The importance of this man to the club getting over the line cannot be understated. Signed to cover injured Ipswich team-mate Jordan Rhodes – who himself was brought in to reinforce the frontline – Billy’s signing was almost the last throw of the dice for the Bees; they needed goals to win the league and he was their brightest hope. He didn’t let the fans down. He salvaged draws against Bradford and Exeter in April and, perhaps most iconically, netted twice against former loan club Darlington in the 3-1 win that secured the league title.

Embed from Getty Images

His loan success couldn’t tempt Tractor Boys boss Roy Keane to offer a new deal and he later joined Blackpool, though agonisingly missed out on the Seasiders’ first experience of the Premier League with a knee injury sustained in pre-season. He had a pair of great spells with Crawley and Bradford between 2012 and 2017, but has suffered rotten injury luck with current side Charlton, having returned from an ACL injury in early November having been sidelined for 11 months.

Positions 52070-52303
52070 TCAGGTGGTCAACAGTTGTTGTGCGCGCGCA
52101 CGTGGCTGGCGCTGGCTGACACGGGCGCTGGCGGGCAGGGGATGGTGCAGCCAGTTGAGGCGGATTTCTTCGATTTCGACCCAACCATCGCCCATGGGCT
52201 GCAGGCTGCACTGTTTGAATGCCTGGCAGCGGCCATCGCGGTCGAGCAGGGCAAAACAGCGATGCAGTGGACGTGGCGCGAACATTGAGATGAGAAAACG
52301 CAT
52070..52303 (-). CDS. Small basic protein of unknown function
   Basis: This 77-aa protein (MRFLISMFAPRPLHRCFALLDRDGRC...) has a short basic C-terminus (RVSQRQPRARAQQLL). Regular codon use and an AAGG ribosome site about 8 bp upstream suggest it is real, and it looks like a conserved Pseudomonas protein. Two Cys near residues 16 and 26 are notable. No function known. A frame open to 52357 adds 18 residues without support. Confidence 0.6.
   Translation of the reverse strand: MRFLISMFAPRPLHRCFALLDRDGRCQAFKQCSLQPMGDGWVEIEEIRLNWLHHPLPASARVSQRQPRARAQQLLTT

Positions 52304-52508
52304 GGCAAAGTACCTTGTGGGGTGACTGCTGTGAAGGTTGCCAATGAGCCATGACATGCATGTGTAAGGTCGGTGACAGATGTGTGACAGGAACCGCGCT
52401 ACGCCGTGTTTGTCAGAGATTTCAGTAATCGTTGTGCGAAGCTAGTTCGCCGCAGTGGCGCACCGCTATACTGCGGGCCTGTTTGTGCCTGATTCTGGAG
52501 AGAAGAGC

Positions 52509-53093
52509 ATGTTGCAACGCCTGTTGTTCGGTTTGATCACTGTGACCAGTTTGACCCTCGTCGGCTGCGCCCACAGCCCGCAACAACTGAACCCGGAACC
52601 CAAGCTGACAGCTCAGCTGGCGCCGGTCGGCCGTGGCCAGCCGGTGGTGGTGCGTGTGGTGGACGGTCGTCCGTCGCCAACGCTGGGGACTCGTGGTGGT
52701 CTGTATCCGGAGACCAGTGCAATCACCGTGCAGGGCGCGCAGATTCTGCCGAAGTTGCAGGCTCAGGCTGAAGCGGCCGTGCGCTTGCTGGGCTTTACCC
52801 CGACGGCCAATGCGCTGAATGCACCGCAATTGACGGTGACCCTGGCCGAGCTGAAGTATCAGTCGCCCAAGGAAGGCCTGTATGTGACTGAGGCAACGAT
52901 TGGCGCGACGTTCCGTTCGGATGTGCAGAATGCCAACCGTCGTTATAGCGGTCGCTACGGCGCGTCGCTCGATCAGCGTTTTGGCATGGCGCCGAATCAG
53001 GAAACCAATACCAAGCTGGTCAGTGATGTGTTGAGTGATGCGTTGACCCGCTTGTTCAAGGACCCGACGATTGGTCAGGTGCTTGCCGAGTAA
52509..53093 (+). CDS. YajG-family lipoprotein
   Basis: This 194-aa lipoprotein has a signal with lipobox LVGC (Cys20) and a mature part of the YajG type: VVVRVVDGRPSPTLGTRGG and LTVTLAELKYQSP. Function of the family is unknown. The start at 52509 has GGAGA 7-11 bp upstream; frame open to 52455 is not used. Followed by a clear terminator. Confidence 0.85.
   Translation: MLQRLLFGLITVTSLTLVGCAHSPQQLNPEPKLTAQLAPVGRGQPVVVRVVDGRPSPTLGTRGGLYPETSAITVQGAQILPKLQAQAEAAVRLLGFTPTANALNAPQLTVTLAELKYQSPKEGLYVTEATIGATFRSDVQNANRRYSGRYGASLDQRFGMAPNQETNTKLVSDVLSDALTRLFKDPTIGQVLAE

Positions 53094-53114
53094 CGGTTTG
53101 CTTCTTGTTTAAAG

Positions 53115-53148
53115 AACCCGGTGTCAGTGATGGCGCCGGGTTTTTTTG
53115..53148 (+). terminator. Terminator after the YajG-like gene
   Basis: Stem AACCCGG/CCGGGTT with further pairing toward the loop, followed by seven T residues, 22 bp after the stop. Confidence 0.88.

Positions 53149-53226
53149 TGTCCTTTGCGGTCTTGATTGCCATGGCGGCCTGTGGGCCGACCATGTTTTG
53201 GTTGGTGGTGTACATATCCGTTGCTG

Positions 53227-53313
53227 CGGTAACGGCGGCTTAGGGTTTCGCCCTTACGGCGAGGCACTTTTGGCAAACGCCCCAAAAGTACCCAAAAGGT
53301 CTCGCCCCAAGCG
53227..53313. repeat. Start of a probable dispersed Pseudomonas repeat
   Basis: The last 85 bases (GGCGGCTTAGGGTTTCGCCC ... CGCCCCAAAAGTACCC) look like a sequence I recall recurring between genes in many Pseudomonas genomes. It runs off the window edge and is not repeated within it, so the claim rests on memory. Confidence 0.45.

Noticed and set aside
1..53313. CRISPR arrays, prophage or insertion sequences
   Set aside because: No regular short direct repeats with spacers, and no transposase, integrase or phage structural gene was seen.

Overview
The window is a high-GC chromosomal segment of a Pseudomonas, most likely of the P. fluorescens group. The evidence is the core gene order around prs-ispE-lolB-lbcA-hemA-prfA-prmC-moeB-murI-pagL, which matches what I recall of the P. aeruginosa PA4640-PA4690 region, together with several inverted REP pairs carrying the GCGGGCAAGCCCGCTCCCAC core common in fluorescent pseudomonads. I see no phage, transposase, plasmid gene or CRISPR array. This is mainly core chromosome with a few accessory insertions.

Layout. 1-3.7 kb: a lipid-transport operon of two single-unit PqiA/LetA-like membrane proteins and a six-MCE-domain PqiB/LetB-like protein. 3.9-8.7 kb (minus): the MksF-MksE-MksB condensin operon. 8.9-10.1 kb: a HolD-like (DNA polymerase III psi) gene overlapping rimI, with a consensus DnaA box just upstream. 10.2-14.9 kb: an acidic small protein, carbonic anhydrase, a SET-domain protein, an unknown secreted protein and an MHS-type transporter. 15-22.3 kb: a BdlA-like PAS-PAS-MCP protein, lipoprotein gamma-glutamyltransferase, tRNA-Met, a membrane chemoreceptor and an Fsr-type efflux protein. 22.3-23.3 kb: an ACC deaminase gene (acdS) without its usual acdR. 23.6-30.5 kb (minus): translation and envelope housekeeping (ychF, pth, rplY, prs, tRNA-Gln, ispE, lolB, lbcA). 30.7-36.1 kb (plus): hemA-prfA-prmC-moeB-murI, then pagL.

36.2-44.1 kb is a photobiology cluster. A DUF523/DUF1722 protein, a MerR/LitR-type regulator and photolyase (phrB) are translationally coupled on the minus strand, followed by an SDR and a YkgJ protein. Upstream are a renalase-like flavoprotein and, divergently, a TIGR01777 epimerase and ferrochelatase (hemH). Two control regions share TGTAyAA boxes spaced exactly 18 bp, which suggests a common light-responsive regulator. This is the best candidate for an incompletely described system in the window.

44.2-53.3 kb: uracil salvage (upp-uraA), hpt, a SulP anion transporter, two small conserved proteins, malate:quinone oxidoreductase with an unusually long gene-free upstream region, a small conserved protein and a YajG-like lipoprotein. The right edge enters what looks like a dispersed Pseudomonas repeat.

Ben Hamer – 49 apps

Instagram: @benhamer1987

From the Conference to the Champions League, Ben Hamer has almost done it all. But it was his years at Brentford that really put him on the map. He’d already made 21 appearances as the Bees consolidated in League Two in 2007/08 and returned the following year to become one of the key players. He was awarded the Golden Glove for 20 clean sheets kept during 2008/09, but in truth he was seldom troubled on plenty of occasions due to the calibre of the four defenders in front of him. After a season away, he returned between the sticks in 2010/11 but soon lost his place in the side when he got stuck in M4 traffic on the way to a clash with Bournemouth, which effectively kickstarted Richard Lee’s Brentford career.

Embed from Getty Images